Posted by Administrators on March 17, 2009 at 11:35 AM in Life of Law Schools | Permalink

TrackBack

TrackBack URL for this entry:
https://www.typepad.com/services/trackback/6a00d8341c6a7953ef011168fcffa8970c

Listed below are links to weblogs that reference Some more blather about "best journals":

Comments

Having seen peer reviewers' comments on a couple of things (not from legal journals), I have yet to be convinced that peer review is generally any better than the HLR comments I saw (from the inside). And having seen recent stories like this (not to mention the Michael Bellesiles scandal), peer reviewers seem to do worse than law students at catching basic factual errors. Peer reviewers don't cite-check.

Posted by: Stuart Buck | Mar 18, 2009 12:21:22 PM

Totally reasonable point. Implicit bias can be strong. As a formal matter, though, we encourage our Articles Committee not to use style as probative factor. I can say for certain that if citation style were something we considered strongly, we would have accepted different articles this year.

Posted by: Anthony Vitarelli | Mar 17, 2009 10:57:10 PM

Anthony, thanks for weighing in. I wonder in the end how unbiased the readers can be. My own anecdotal experience: when I was an HLR editor tasked with rotopools (ie, first reads), I am pretty sure there was an implicit bias -- call me crazy -- working in favor of pieces that looked polished and ready, and that standard was typically informed by whether it was Bluebookable. But that was ten years ago...and so student article editors are more sophisticated than I was then...or now.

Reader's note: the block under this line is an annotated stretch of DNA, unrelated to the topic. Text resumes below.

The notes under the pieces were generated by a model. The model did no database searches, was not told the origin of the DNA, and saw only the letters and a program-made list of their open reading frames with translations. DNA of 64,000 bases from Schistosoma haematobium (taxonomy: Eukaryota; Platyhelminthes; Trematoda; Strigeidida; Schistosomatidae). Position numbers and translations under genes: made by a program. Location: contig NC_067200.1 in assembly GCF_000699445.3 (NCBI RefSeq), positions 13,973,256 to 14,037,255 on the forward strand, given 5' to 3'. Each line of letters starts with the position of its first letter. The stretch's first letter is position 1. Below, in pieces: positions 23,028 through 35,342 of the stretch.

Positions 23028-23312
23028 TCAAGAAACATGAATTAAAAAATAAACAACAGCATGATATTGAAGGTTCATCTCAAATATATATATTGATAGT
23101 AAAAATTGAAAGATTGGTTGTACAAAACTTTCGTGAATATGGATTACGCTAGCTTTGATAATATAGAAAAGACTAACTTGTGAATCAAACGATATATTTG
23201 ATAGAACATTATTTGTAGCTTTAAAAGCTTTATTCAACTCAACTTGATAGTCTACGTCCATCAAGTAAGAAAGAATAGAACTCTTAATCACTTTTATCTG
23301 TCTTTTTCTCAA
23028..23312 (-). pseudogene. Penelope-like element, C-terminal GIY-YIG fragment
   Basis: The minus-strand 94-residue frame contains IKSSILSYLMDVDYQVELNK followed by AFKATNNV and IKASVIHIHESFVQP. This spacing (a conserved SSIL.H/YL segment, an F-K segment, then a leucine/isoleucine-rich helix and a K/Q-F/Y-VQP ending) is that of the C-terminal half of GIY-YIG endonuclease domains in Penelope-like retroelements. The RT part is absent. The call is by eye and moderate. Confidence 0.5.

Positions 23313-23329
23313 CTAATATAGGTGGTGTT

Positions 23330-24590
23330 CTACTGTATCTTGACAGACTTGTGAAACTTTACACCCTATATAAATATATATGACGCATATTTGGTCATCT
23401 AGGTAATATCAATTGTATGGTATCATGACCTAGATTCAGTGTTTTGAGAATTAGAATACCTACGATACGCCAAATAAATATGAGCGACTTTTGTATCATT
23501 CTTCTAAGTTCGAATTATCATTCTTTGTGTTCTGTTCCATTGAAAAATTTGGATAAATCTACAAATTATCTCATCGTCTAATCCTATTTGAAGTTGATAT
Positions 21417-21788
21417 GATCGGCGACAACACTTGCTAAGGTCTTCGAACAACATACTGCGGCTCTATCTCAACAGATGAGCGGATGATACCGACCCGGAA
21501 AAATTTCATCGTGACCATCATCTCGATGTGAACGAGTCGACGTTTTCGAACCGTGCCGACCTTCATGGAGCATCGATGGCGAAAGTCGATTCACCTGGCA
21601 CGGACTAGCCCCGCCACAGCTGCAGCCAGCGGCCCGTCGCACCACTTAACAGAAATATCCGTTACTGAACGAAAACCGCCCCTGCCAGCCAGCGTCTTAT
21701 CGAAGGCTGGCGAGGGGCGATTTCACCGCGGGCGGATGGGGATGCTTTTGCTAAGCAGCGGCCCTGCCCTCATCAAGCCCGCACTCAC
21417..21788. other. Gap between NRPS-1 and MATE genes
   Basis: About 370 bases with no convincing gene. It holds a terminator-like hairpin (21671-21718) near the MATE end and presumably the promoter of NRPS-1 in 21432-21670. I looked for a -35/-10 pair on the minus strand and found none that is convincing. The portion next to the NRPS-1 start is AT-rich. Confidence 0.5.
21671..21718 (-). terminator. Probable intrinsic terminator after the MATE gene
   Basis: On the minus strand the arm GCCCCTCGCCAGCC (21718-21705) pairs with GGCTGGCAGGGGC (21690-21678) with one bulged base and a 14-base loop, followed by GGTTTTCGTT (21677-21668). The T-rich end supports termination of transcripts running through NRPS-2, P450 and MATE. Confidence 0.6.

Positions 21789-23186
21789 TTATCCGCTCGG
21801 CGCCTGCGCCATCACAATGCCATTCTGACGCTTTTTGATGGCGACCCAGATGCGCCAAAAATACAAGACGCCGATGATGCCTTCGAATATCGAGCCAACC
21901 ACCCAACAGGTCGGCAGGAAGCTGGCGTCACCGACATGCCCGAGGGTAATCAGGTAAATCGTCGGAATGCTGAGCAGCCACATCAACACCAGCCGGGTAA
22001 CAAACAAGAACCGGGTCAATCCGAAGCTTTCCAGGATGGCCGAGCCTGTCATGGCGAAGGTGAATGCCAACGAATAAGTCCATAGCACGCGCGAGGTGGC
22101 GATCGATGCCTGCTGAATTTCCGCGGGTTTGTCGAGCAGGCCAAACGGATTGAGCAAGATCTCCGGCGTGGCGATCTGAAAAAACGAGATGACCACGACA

Posted by: Dan Markel | Mar 17, 2009 3:20:21 PM

Dan --

Just speaking for YLJ, we hope that authors submitting to peer-reviewed journals would not preclude themselves from submitting to us solely because they used parentheticals rather than footnotes.

If it's a great piece and the author accepts our offer, we'll help rework the citations to make it fit our style. We definitely do not penalize or have any bias against a piece's citation convention at the submissions stage. Post-acceptance, we require that pieces we publish be footnoted according to the Bluebook, but that's separate from evaluating the piece's content.

All that being said, as an empirical matter, we hardly receive any pieces that are cited parenthetically, so Zoom's intuition may be being carried out in practice.

-Anthony

Posted by: Anthony Vitarelli | Mar 17, 2009 12:25:45 PM

The comments to this entry are closed.